In addition to the higher image quality and superior functionality, the use of a ‘stacked structure’ has helped Sony to achieve a more compact size.

The “Exmor RS” is a CMOS image sensor that adopts a unique ‘stacked structure.’ This structure layers the pixel section, containing formations of back-illuminated pixels over the chip affixed with mounted circuits for signal processing, in place of conventional supporting substrates used for back-illuminated CMOS image sensors.

Sony will also bring to market three compact auto-focus imaging modules equipped with lens units and featuring auto-focus mechanisms that incorporate these image sensors: the ‘IU135F3-Z,’ ‘IU134F9-Z’ and ‘IUS014F-Z’. These three imaging modules adopt a newly-designed lens which has been optimized for the industry’s smallest(*1) 1.12μm unit pixel size to achieve higher resolution.

The ‘IU135F3-Z’ is an auto-focus imaging module incorporating a bright, high-resolution F2.2 lens. The ‘IU134F9-Z’ (W:8.5 x D:8.5 x H:4.2mm(*4)) is thin and compact. The ‘IUS014F-Z’ is an all-in-one imaging module that comprises an image sensor with built-in camera signal processing function and built-in auto-focus and picture adjustment function.

Going forward, Sony plans to continue with the proactive development of its “Exmor RS” stacked CMOS image sensors in order to bring to market imaging modules that achieve higher image quality, advanced functionality and an even more compact size. Sony aims to leverage the characteristics of its ‘stacked structure’ design to respond to the demand for larger screens in devices such as smartphones, where the amount of space available for embedding imaging modules is limited, and to continue expanding its product lineup to better accommodate its customers’ needs.

Demand is growing rapidly for mobile devices such as smartphones and tablets, and Sony is committed to strengthening its production capacity(*2) for stacked CMOS image sensors, which combine the dual strengths of advanced functionality and compact size. This will enable Sony to solidify its position as the global leader in CMOS image sensors, and to act as a driving force for the industry in the future.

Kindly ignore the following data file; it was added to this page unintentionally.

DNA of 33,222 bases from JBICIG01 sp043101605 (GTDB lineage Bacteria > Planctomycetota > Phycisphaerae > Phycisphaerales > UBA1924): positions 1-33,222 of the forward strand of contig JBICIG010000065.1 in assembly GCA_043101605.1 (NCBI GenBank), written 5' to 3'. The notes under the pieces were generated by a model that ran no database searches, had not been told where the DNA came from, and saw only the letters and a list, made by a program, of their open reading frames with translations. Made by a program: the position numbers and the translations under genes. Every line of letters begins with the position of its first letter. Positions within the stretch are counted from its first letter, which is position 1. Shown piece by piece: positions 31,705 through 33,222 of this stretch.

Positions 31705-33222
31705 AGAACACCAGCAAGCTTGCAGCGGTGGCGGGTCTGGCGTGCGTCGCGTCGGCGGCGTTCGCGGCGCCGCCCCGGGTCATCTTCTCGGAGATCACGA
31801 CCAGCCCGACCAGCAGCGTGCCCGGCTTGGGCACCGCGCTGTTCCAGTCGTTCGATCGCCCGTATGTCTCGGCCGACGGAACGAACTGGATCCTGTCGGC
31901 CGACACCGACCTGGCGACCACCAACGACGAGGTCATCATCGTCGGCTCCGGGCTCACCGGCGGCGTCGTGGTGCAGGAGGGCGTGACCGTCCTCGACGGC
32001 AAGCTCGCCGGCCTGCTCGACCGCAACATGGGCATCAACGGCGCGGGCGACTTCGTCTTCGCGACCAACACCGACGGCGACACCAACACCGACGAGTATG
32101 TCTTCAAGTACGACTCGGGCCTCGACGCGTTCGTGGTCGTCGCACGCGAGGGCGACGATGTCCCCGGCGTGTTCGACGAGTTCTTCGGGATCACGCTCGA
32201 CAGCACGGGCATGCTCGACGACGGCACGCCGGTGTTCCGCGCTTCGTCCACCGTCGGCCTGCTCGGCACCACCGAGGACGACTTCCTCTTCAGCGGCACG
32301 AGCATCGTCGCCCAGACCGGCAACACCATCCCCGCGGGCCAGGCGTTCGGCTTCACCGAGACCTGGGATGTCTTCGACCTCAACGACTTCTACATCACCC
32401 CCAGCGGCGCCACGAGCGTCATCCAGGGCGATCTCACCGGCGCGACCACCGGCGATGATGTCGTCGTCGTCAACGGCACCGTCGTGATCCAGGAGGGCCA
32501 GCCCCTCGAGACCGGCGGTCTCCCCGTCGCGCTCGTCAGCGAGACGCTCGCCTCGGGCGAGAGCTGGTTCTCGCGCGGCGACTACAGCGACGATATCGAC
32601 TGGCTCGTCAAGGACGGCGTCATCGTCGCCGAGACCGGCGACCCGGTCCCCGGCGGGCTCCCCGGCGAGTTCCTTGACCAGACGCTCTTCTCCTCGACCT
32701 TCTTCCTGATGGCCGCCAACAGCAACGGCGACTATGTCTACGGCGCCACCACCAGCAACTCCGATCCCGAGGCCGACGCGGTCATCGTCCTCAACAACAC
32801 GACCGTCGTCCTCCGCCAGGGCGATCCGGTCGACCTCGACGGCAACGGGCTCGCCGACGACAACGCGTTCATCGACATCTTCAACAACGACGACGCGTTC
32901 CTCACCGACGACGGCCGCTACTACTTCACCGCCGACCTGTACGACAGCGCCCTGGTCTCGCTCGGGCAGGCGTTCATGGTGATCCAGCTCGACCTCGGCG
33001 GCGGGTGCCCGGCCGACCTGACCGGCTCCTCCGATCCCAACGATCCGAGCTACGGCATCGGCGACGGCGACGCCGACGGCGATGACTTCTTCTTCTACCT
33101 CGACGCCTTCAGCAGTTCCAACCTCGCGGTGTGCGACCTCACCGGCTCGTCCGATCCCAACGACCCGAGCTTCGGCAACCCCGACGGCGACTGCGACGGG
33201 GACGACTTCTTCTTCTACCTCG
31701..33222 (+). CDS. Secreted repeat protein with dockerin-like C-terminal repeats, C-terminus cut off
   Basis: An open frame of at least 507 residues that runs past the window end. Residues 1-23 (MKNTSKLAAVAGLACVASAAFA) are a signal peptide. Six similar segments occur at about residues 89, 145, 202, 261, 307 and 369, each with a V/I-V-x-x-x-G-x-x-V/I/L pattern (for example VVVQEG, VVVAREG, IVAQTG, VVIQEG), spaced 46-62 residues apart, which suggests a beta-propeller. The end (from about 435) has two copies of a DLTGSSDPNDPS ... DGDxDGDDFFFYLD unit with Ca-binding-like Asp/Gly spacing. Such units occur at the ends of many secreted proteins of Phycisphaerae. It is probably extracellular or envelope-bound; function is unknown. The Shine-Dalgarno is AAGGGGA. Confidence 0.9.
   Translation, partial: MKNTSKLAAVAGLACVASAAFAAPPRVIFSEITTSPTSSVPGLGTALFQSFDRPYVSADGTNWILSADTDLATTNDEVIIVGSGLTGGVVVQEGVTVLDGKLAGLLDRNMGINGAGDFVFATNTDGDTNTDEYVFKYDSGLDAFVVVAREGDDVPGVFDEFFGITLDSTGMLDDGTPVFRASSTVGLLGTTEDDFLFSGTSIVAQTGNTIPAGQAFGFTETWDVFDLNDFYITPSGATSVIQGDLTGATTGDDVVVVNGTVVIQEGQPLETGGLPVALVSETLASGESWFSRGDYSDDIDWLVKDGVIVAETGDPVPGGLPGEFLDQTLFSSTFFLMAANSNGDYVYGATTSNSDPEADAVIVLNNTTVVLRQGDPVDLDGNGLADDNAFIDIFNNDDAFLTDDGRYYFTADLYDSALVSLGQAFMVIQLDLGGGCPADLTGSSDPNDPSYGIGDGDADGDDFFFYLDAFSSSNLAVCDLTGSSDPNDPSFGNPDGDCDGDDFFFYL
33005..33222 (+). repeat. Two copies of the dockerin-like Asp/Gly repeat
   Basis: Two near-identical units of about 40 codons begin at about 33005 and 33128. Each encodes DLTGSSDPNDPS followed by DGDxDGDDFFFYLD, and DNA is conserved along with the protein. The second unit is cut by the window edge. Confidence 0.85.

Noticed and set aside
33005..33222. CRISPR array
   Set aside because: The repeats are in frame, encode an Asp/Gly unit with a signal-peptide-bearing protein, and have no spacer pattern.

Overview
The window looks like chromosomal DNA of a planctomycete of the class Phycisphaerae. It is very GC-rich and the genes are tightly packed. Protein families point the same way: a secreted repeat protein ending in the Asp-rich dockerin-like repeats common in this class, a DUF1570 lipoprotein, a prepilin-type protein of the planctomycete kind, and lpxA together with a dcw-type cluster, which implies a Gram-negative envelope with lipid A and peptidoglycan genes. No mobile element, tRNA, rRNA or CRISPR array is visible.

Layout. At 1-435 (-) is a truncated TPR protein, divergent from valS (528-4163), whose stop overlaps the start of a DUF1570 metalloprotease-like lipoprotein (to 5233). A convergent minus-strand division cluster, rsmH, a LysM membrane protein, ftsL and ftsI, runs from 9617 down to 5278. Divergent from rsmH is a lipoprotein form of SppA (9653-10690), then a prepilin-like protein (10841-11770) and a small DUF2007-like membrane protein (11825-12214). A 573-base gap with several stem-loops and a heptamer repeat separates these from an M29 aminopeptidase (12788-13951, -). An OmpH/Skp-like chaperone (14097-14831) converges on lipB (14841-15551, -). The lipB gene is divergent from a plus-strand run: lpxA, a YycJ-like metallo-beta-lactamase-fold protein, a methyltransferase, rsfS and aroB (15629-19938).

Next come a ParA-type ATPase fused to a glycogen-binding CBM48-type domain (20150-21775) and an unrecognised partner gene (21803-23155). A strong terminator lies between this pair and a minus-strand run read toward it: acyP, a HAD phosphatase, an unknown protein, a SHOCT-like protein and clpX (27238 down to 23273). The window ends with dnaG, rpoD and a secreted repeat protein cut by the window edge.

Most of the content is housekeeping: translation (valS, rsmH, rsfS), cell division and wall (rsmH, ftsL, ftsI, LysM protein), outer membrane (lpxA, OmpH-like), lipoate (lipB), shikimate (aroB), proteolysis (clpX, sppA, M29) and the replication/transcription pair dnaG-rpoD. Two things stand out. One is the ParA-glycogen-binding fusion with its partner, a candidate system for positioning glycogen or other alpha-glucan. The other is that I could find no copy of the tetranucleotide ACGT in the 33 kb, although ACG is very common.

Model Shipment date
(planned) 
Sample price
(incl. tax)
Type 1/3.06
13.13 effective megapixels(*3)
Stacked CMOS image sensor
'IMX135' 
January, 2013  1,500 JPY 
Imaging module
'IU135F3-Z'
March, 2013  8,000 JPY 
Type 1/4
8.08 effective megapixels(*3)
Stacked CMOS image sensor
'IMX134
March, 2013 1,000 JPY
Imaging module
'IU134F9-Z' 
May, 2013  5,000 JPY 
Type 1/4
8.08 effective megapixels(*3)
Stacked CMOS image sensor
'ISX014' 
October, 2012  1,200 JPY 
 Imaging module
'IUS014F-Z'
November, 2012  6,000 JPY 

Main Features "Exmor RS" stacked CMOS image sensor

1) Commercialization of new, independently-developed "Exmor RS," incorporating the world's first(*1) unique 'stacked structure'
2) This stacked structure facilitates higher image quality, advanced functionality and a more compact size.
- Equipped with 'RGBW coding' and 'HDR movie' functions ("IMX135" and "IMX134")
- Equipped with a built-in camera signal processing function, enabling compatibility with automatic controls, picture adjustment and multiple image output formats (such as YUV) ("ISX014")

Main Features Imaging modules(each image sensor is mounted with a built-in lens unit with auto-focus mechanism)